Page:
The Present Position of Property Rights of Indian Women:
Hindu women’s property rights: The property rights of the Hindu women are highly fragmented on the basis of several factors apart from those like religion and the geographical region which have been already mentioned. Property rights of Hindu women also vary depending on the status of the woman in the family and her marital status: whether the woman is a daughter, married or unmarried or deserted, wife or widow or mother. It also depends on the kind of property one is looking at: whether the property is hereditary/ ancestral or self-acquired, land or dwelling house or matrimonial property. Prior to the Hindu Succession Act, 1956 ‘Shastric’ (Hindu Canonical) and customary laws that varied from region to region governed the Hindus. Consequently in matters of succession also, there were different schools, like Dayabhaga in Bengal in eastern India and the adjoining areas, and Mitakshara in other parts of India, with slight variations. Mitakashara school of Hindu law recognises a difference between ancestral property and self-acquired property. It also recognises an entity by the name of “coparcenary”. A coparcenary is a legal institution consisting of three generations of male heirs in the family. Every male member, on birth, within three generations, becomes a member of the coparcenary. Any coparcener has the right to demand partition of the joint family. Once a partition takes place, a new coparcenary would come into existence. For this reason, coparcenary rights do not exist in self-acquired property, which was not thrown into the common hotchpotch of the joint family.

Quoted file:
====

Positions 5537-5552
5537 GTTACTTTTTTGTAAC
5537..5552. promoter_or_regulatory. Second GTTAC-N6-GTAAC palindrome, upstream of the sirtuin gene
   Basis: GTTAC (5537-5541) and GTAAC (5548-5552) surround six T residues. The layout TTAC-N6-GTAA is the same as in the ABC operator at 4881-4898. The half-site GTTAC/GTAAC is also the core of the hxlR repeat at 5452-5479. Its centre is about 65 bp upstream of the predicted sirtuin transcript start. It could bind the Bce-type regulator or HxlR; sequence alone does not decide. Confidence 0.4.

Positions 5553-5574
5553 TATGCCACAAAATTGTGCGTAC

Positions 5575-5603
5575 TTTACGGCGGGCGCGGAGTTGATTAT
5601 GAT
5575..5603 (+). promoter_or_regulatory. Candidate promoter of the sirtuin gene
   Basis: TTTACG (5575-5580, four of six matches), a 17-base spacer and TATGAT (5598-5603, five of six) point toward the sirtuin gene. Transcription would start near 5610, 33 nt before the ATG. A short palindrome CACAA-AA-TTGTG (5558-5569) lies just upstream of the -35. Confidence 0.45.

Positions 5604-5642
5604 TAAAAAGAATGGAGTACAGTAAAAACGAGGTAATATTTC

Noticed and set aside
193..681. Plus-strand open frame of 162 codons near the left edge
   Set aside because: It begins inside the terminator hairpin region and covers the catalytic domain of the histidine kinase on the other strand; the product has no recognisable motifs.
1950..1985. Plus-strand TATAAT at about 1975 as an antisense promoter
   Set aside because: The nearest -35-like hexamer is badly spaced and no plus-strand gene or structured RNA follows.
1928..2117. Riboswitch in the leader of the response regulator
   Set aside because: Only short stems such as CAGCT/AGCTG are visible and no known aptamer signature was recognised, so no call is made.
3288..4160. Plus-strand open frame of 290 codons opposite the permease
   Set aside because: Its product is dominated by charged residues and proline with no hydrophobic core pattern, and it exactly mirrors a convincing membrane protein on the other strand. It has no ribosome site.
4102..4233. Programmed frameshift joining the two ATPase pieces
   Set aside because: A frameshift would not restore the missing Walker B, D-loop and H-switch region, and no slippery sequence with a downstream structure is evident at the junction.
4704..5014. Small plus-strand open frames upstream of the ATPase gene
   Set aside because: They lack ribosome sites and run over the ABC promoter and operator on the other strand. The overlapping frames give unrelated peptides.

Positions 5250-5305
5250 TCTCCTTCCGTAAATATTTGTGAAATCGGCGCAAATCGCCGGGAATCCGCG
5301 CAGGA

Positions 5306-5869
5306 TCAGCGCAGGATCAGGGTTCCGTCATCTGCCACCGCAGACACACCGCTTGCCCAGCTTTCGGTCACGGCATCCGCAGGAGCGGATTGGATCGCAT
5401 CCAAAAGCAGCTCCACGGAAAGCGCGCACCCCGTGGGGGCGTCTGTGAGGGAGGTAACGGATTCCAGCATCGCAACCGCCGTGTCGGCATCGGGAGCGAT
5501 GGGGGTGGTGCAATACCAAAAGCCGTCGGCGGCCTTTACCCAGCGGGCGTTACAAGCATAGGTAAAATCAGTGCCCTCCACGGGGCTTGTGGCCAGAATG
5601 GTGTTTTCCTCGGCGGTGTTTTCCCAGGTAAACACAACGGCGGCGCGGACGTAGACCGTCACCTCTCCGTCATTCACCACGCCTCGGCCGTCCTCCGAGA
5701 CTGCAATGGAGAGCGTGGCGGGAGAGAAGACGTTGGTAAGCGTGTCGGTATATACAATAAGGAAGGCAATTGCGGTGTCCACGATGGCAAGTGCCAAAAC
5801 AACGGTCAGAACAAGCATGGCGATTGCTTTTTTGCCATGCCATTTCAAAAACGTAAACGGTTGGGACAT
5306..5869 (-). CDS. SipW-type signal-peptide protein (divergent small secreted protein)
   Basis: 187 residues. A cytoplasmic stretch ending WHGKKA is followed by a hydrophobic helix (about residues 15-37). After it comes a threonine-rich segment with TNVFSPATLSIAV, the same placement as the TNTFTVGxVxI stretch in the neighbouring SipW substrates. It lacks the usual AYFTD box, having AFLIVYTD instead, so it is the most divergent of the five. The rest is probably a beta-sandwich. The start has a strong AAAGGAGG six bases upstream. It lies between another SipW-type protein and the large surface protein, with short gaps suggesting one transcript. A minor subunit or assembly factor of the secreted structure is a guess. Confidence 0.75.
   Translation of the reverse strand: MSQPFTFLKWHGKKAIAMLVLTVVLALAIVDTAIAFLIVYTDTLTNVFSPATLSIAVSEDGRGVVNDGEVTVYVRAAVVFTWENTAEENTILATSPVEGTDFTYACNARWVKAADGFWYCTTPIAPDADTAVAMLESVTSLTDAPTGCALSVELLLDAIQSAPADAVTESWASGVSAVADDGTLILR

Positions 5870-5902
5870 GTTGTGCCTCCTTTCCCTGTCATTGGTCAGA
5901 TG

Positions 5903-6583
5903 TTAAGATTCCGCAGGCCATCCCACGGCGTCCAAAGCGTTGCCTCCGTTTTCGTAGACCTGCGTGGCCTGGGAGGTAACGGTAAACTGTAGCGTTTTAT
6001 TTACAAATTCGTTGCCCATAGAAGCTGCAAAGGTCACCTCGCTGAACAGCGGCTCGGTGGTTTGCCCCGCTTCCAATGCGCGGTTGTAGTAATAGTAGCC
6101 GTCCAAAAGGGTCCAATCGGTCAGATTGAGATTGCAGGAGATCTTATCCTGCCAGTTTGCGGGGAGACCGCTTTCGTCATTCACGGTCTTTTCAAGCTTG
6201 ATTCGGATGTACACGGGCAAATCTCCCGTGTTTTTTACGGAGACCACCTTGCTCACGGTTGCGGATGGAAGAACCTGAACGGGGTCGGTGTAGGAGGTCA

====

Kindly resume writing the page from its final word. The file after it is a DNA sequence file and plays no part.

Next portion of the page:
In the case of V. Tulasamma & Ors. versus V. Sesha Reddi the Supreme Court of India clearly laid down the scope and the ambit of Sections 14(1) and (2) of the HSA, in which a fine distinction was made by the court recognizing the woman’s right to property through her pre-existing right to be maintained. The Court applied the exception only for the cases where an instrument created an independent and new title in favour of females for the first time. This case arose from the facts where under a compromise in a suit for maintenance filed by the appellant Tulasamma, against her deceased husband’s brother, who was in a state of joint-ness in the ownership of properties with her husband at the time of husband’s death, Tulasamma was allotted certain properties, but as per the written terms, she was to enjoy only a limited interest in it with no power of alienation at all. According to the terms of the compromise the properties were to revert to the brother after the death of Tulasamma. Subsequently, Tulasamma continued to remain in possession of the properties even after coming into force of the HSA and after the HSA was enacted Tulasamma alienated her shares to someone else .The alienation was challenged by the husband’s brother on the ground that she had got a restricted estate only under the terms of the compromise and her interest could not be enlarged into an absolute interest by the provisions of the HSA in view of exception to Section 14 of the Act. In declining the challenge by the brother, the Supreme Court upheld the absolute right of Tulasamma. In fact the relevant observations in the judgment deserve to be extracted in extenso: “The Hindu female's right to maintenance is not an empty formality or an illusory claim being conceded as a matter of grace and generosity, but is a tangible right against property which flows from the spiritual relationship between the husband and the wife and is recognized and enjoined by pure Shastric Hindu Law and has been strongly stressed even by the earlier Hindu jurists starting from Yajnavalkya to Manu. Such a right may not be a right to property but it is a right against property and the husband has a personal obligation to maintain his wife and if he or the family has property, the female has the legal right to be maintained therefrom. If a charge is created for the maintenance of a female. The said right becomes legally enforceable. At any rate, even without a charge, the claim for maintenance is doubtless a pre-existing right so that any transfer declaring or recognizing such a right does not confer any new title but merely endorses or confirms the pre-existing rights.” This principle has subsequently been repeated and expanded in several later decisions.